The benefits to Chicago's competition are coming. This past Saturday, D.C. United played all 5 of their Homegrown players. New England played both of theirs. Toronto played two of their 4 Homegrowns. Columbus defeated New York 2-0 with Homegrown goalie Matt Lampson getting the shutout, Homegrown midfielder Will Trapp assisting Higuain on his second goal, and Homegrown Chad Barson putting in a full 90 minutes in defense. These four teams are below Chicago in the Eastern Conference standings for now but what happens when they have multiple players starting for them and not counting against the salary cap? The Fire will be at a disadvantage and that will be remarkable given Chicago's pioneering efforts in youth soccer and its larger population to draw talent from.
Future of the Eastern Conference
The fact that Chicago hasn't played a Homegrown Player yet isn't all that different from Sporting KC only giving Kevin Ellis 113 minutes so far. Outside of Agudelo and Connor Lade who has fallen out of favor, New York has almost no Homegrown production. Houston has very limited success even releasing a couple of players. Montreal hasn't seen much out of its 5 Homegrowns. Maybe there's something to being a successful team that means you don't have open minutes to give to players like Victor Pineda a chance. It's frustrating that since 2010 it seems like the Fire are constantly needing to win the next game or they won't make the playoffs.
Chicago is in a bit of a Homegrown Player no-man's land. We aren't struggling enough where we can give minutes to the kids to build the future. We aren't strong enough that we can afford to give minutes to players that we are just trying out. I just hope we don't get sandwiched out in the future. Sporting KC, New York, and Montreal remain competitive doing what they do. New England, Columbus, D.C. United, and Toronto FC use their Homegrown Players to full advantage within the salary cap. The Fire and Philadelphia will muck around. New York City FC will be a wild card.
Seven-Figure Transfer Fee
In the "To DP or not DP", Chicago Fire Senior Director of Communications Dan Lobring mentioned that Juan Luis Anangono came complete with a seven-figure transfer fee. I've speculated that MLS might have picked up some if not all of that transfer fee but if the Fire paid at least $1M in order to acquire Anangono, that strikes me as a very poor investment. On top of Anangono's regular salary, the Fire are pouring more money into this guy than all but about 10 MLS players this year. If Anangono does not produce like one of those top players and the Fire were not tapping into a league resource that would have expired otherwise, his signing should be viewed as a failure.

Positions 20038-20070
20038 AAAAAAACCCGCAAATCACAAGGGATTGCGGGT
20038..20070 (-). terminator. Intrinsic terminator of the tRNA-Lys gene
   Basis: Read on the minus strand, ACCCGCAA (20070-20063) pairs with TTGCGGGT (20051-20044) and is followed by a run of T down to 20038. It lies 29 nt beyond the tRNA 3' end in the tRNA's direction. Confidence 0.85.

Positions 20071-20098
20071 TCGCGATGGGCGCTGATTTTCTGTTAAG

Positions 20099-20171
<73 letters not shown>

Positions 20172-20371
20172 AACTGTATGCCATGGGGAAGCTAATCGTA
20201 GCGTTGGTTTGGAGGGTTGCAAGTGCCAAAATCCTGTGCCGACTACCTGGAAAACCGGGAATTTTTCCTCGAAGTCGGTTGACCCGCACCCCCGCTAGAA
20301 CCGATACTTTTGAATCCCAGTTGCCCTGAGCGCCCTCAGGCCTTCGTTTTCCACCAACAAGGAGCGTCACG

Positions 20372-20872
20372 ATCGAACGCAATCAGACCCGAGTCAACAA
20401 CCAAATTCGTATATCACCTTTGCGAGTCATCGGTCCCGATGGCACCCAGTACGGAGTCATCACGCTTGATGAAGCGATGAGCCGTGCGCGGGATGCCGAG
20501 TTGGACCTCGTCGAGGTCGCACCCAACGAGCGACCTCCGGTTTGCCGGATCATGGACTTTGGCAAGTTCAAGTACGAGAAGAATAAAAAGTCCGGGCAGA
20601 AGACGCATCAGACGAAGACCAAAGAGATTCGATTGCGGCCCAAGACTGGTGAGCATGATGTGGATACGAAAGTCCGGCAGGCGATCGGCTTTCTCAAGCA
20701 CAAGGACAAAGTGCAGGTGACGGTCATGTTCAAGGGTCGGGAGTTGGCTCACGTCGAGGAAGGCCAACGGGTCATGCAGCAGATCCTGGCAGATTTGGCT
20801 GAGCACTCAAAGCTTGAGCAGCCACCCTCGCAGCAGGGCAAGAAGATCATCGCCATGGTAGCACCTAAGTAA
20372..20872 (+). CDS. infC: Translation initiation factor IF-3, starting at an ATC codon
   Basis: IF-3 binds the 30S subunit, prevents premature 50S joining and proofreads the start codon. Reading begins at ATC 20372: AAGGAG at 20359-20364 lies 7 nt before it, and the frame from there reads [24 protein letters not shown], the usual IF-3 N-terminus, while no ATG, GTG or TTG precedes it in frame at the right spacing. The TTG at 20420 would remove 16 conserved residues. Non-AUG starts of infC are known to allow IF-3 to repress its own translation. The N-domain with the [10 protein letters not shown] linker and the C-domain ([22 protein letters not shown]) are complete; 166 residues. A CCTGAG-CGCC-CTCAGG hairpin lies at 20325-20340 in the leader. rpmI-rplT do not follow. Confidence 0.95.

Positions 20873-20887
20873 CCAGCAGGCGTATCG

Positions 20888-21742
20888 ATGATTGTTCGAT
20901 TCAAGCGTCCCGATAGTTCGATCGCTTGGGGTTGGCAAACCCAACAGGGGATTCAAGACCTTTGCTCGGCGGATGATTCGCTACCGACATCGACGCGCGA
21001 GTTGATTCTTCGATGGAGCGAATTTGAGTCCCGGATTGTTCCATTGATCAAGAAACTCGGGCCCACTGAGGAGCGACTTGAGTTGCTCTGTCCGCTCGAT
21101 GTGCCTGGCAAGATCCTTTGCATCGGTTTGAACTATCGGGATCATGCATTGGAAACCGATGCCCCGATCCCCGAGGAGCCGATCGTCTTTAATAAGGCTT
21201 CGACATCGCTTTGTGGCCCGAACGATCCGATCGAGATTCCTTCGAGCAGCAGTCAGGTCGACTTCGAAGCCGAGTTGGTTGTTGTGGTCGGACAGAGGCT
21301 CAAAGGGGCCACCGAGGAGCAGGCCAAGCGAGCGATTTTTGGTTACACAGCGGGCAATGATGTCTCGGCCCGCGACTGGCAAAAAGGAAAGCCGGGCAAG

If MLS allowed the Fire to spend over $1M of league resources on acquiring Anangono, they should question their own policy of assisting this process. If the Fire spent over $1M of their own resources just to acquire Anangono while they only have 2 Homegrown Players, I really have to wonder what's up. Each MLS team can sign up to 2 Homegrown Players with funds from the Generation Adidas program. This is a hybrid program from the original Generation Adidas program that signed top college players that weren't seniors yet. It's not clear whether or not Kellen Gulley and Victor Pineda are enlisted in the program but if they aren't, the Fire are not tapping into one or both of these contracts. If the Fire do have them under the Generation Adidas program, the team is holding back from using its own funds to sign a Homegrown Player. If there are no talented Homegrown Players in the system that would make the squad, I have to question why other teams are developing Major League talent and we are content with having 10-11 players that don't make it to the Gameday 18 but do take up room on the salary cap.
Chicago soccer fans thought the Homegrown Player rule was going to benefit the Fire when it was announced due to the success of the PDL team. I think I speak for many when I say I'm surprised the Fire are behind in Homegrown Player development at this point. We need to start playing the kids. We need to start gaming the salary cap system before the Homegrown Player system is maiming us.